I'd walked more than 160km for this meal. With a twinging ankle, I'd scuttled sideways, crab-like, along the paths that fall from the Western Heights into Dover. Sunburnt and spent, I flounder into a chippy for no reason other than that its name, Wheeler's, reminds me of that oyster place in Whitstable. Turns out this one is a Marco Pierre White outfit, but the waiting area has good air con and it's 30 degrees outside.
I carry my takeaway to watch the liners from the harbour, slightly irked to have been handed a box decorated with faux newspaper print. Are those sachets of ketchup? Full-size cutlery? I lift the lid to a thimble of tartare sauce and a lemon wedge. Inside crisp batter, the cod flakes neatly; the chips are stiff. Yet what I really want is to unpick them from a mass sodden with vinegar. A few salty shards of batter. A dip of gravy. I want to give up on a futile little fork and eat with my fingers as grease soaks through the paper to my knees. I want a proper chippy tea, and restaurants just aren't up to it.
My walk had started four days earlier in Brighton, though it had been tiptoeing around my mind for a decade before that. As part of a Thatcherism module at university, I'd read Coasting, Jonathan Raban's account of sailing around Britain, a country he finds divided by class, an insular nation clinging to a fairy tale of our green and pleasant land. He was writing in 1982, but it's hard not to draw comparisons to the world of today, with record levels of unemployment, economic recession, a Tory government, a tug-of-power with the EU and headlines etched with the language of war - albeit one now waged against a virus, not Argentinians.
I want to gaze into our fourth, watery wall and see what of us is reflected back
I'm taken by Raban's idea that Britain's identity can be sought at its perimeter. The tidal pull has been particularly strong in my life - I grew up on the north-west coast and, after a stint in the capital, washed up in Brighton. But in the grand scheme of things, no Brit is more than 120km from the sea. I want to gaze into our fourth, watery wall and see what of us is reflected back.
Unlike Raban, I possess not the slightest inclination to play captain. Instead, I would follow the England Coast Path, a 4,500km sea-hugging route - the longest of its kind in the world - that will fill in the gaps left between existing trails by the time it's launched in 2021, the preordained "Year of the English Coast". An internet search tells me that it would take the best part of four months to walk the lot, so I settle on two manageable sections: from Brighton to Dover - home now - and Fleetwood to Liverpool - home then.
Starting a walking trip from your flat is rather unmomentous. I smother my two cats with kisses and take the bins out as I leave; nip back with post from the corridor. Heading to the pier, I pass a group on The Level who, at 7am, have lit a fire and several zoots. On London Road, I glance down a ginnel at the moment a guy crouches for a shit. So far, so Brighton.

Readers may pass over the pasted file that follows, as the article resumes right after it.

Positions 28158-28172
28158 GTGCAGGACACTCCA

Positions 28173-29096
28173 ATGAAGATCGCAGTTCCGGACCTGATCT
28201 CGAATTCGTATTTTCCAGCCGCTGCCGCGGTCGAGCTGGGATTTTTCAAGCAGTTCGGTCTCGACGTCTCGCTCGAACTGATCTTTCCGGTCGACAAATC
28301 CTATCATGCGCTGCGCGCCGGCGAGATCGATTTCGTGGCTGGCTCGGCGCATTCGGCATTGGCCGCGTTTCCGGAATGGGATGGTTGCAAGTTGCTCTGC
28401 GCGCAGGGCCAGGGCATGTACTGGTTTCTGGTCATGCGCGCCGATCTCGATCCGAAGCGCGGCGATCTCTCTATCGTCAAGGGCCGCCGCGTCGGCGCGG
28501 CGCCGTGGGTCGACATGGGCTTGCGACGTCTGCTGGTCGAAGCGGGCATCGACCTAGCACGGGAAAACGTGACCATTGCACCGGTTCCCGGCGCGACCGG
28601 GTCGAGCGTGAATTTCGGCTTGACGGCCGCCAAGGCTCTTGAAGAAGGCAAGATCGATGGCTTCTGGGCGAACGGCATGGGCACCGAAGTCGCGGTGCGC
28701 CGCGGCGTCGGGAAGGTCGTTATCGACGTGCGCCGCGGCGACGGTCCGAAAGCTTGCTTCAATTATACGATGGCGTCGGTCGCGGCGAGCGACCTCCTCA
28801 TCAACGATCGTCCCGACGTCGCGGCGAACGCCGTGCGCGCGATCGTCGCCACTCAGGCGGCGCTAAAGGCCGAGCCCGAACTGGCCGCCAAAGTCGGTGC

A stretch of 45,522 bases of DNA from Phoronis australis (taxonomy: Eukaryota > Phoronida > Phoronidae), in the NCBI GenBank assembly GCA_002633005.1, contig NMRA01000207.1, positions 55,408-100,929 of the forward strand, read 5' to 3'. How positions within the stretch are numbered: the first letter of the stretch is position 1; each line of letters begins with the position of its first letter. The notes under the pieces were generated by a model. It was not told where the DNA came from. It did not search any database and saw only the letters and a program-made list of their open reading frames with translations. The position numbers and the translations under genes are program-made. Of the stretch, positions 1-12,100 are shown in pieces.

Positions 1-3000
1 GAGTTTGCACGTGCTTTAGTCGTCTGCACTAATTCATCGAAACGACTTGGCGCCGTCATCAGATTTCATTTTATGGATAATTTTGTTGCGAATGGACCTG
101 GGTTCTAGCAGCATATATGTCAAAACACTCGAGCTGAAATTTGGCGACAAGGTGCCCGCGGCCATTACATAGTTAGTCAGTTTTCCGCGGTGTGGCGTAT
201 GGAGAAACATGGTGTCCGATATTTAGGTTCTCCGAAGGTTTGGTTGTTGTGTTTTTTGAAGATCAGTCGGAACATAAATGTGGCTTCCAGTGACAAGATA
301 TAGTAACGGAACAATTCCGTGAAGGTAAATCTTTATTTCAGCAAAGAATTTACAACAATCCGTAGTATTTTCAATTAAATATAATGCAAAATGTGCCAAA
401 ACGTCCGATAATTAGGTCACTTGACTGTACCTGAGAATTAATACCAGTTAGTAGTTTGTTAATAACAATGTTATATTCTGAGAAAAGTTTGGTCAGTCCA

It's only after I'm through the marina, the white splinter of the Undercliff piercing the horizon, that I feel like I'm doing something greater than trekking to the big Asda. Over the next few days, I trace a coastline crumbling under the weight of its own history. I pass Peacehaven's prime meridian, cross the brackish Cuckmere Haven and scramble up the whale's maw of the Seven Sisters. There are nine climbs on this rippling stretch between Seaford and Eastbourne - a point I imagine more people would make a fuss about if they walked it with a heavy rucksack.
Caught between daytrippers, I walk in tandem with two men whose conversation ricochets through the wave- song. "We need to think of a better word for the working class than 'gammons'." "Yup." "Meritocracy." "Yah." I pass a woman dressed head-to-toe in white who has pitched up with a guitar, a violin player and a tripod, and is reciting the kirtan Ong Namo. "I'm coming home. I'm coming home," she chants. I feel quite far from home.
The ice-cream-scooped edges of the south coast become amphitheatres of the places from where I come and go. One morning, inhaling a fried-egg sandwich between boats moored around Pevensey Bay - Bad Buoys, The Reel Thing, Fat Git - I see Beachy Head back west. Out front is Dungeness, the post-apocalyptic fantasyland where I'd wander among the sun-bleached ribcages of much older vessels the following afternoon.
I have no map. I am guided by the topography of the coast. In the areas the sea slips from view, tidal energy permeates clapboard cottages, rock shops strung with inflatables and herds of static caravans. At the unbridged River Rother, it takes three hours to divert inland through Rye, a saccharine town which sat on the coast before its harbour silted up. It's a brief interlude on a busy road and, over thundering cars, my mind replays the coastal orchestra: the cymbal crash of waves, rattling grasses on the strings, my boots on percussion, crunching through scrub. Black-headed gulls take the melody.
That night I'm staying in Camber and, as I cross fields back towards the sea, the light has gone almost completely and Google Maps is glitching. I call my mum who, through the power of a shared WhatsApp location and motivational hyping, successfully escorts me to bed. I wonder at what age I'll grow out of this.